Review: Super 8
After witnessing a mysterious train crash, a group of friends in the summer of 1979 begin noticing strange happenings going around in their small town, and begin to investigate into the creepy phenomenon…
As Super 8 opens on a dark factory set, the camera zooms in on a worker changing the numbers on a “Days without an accident” sign back to 1. Director J.J. Abrams then cuts to the Lamb house and 13 year-old Joe Lamb (played by 15 year-old new-comer Joel Courtney) alone outside on a swing in the snow, while the reception after his mother’s funeral takes place inside his house. Suddenly, a scruffy man, whom we later discover is Louis Dainard (Ron Eldard), approaches the house and he and Joe stare each other down. Through these initial short scenes, Abrams, in the style of 1970s and 80s Steven Spielberg (also a producer on the film), deftly establishes a lonely, isolated mood, as well as underlying relationships and one layer of the conflict, all of which will carry the characters (and the plot) throughout the movie.
Abrams then cuts to what will become the main plot: five friends, led by Charles (played by Utah Shakespearean actor Riley Griffiths), who use their summer holiday to make a super 8 zombie movie for a film festival. Through the banter (again in Spielberg’s vein – this time The Goonies and E.T.) of Joe, Charles, Cary, an explosives enthusiast and expert (Ryan Lee), straight-laced Martin (Gabriel Bosso), and the more fearful Preston (Zach Mills), Abrams realistically digs into the nuances of their complex, quirky, but innocent adolescent male relationships. Add to the mix love interest Alice Dainard (Elle Fanning), tapped by Charles to play the wife in the zombie flick, and Abrams successfully completes a love triangle fueled by the innocence of a first teenage crush.
Throughout the movie, Abrams uses a sense of humour to accurately capture 1979 small town culture: from his references to a Soviet invasion and starving Africans, to a flash shot of Joe’s Pee Chee folder (a school girl’s/boy’s staple throughout 1980s America), to the creative use and significance of the town’s water tower. Abrams even manages to capture small town morals. In one scene, after being chased by the bad guys into someone’s empty house, Charles grabs a drink that happens to be on the counter. Cary, appalled, says, “You can’t do that! It’s not yours,” to which Charles responds, “I’m thirsty and I’m in the middle of a war zone.” Additionally, in his attention to small town America, Abrams continues to pay homage to producer Spielberg through the kids riding bikes through the town (ala E.T.), an external threat to the town (ala Jaws), the reaction of animals to the threat (very Spielberg) and a group of kids outsmarting adults and saving the day (most Spielberg films of the 1970s and 80s.) However, although Abrams pays such huge homage to Spielberg, he is brilliant in his own right and clearly knows and loves his genre.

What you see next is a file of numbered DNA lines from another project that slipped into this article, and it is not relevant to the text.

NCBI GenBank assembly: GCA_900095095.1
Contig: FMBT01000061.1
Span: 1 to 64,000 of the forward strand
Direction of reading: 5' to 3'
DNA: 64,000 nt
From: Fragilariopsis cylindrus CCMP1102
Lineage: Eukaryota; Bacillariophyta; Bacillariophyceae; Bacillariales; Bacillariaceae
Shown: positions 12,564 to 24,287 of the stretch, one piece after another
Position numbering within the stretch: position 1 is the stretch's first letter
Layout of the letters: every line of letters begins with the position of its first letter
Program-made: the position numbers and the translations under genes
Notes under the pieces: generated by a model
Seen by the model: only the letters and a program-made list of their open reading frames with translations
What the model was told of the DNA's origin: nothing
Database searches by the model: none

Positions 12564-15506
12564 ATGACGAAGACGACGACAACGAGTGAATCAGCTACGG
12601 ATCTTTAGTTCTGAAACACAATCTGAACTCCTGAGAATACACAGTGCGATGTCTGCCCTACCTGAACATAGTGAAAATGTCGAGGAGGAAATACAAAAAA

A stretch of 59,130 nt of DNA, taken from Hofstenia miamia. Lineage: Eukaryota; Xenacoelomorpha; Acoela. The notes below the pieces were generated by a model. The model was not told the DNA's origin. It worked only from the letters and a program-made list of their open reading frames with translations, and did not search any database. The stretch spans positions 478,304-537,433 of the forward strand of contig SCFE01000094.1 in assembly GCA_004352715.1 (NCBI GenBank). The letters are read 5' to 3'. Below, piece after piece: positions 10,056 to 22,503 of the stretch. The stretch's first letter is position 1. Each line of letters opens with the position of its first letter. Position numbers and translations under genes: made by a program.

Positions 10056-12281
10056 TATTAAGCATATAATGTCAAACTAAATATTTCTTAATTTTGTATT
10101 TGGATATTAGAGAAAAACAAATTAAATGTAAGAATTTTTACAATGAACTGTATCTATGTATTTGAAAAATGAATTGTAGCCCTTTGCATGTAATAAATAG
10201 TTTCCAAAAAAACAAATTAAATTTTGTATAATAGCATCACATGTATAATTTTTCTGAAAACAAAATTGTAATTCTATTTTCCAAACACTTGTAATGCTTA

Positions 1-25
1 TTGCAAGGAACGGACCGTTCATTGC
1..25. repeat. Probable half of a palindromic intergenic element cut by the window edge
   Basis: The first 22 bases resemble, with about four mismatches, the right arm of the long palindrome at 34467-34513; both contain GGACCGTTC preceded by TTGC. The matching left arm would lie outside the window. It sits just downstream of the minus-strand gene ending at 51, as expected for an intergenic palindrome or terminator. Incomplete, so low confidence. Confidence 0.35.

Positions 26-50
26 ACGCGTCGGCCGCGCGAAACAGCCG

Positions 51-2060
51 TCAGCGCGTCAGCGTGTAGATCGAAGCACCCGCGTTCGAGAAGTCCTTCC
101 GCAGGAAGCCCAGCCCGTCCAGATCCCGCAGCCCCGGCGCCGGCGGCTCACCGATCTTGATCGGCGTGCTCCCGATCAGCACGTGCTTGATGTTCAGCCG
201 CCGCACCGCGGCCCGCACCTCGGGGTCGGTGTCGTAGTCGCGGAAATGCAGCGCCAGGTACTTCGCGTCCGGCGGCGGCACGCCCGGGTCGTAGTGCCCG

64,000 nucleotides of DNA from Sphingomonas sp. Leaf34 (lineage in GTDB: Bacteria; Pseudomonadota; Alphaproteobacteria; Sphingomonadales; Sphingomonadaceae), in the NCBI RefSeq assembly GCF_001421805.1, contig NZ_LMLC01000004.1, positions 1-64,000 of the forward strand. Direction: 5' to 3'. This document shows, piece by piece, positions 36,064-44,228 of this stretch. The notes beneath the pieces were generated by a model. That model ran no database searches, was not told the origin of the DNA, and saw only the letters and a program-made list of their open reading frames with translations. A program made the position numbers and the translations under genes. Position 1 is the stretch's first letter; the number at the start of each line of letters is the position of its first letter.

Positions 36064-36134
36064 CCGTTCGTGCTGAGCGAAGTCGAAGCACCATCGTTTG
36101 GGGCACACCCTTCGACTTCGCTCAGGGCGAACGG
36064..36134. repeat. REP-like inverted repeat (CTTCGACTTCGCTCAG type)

While Super 8 is set in small town America and could not take place anywhere else without significant alterations to the script, it contains much to recommend it to a British audience. Moving camera shots not only keep the plot moving, but also give the audience a feeling of events moving too fast and spiraling out of control. Action scenes follow all sentimental scenes, which also keeps the story going and the audience on the edge of its seat. In addition, the film focuses on both plot and character relationships, which build universal themes, such as teenagers will rebel and live to talk about it, greed and ambition cause destruction, and forgiveness enables healing: themes which transcend all cultures. While the special effects are impressive, they serve the story, rather than the story existing to serve the special effects (ala any Michael Bay movie). Finally, the cast could not have been better. Elle Fanning proves herself every bit as talented as her more famous older sister, Riley Griffiths’ experience with difficult, mature Shakespearean material comes through in his ability to handle the experiences and nuances of his character, and Joel Courtney is simply phenomenal as Joe Lamb: a 13 year-old who must deal with the death of his beloved mother and who feels alienated from his father. Like Elliot in E.T., Joe serves as the emotional driving force in Super 8. Much was made in America about this being his first acting gig. However, he had to audition for the role eleven times and compete with more experienced actors. In the end, his empathy and depth more then hold their own amongst his more experienced cast-mates.
I whole-heartedly recommend this movie, giving it 2 thumbs up, 5 stars, and 0 tomatoes. This movie is a must see for all fans of JJ Abrams or Steven Spielberg, as well as anyone who loves sci-fi or a character- or plot- driven movie; or anyone who made movies as a kid. Just make sure you stay for the credits. You’ll be glad you did.
Super 8 arrives in the UK, Friday 5th August 2011
9/10 – A must see movie! 2 thumbs up, 5 stars, and 0 tomatoes.
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Based in California, Kat runs the sketch comedy site DogNewsTeam.com, which started as a way to make fun of Rupert Murdoch’s American Fox News and morphed into satirical commentary on societal trends. She plays News Babe Candi Cotton: “Tune in because I’m hot and you want to look at me.”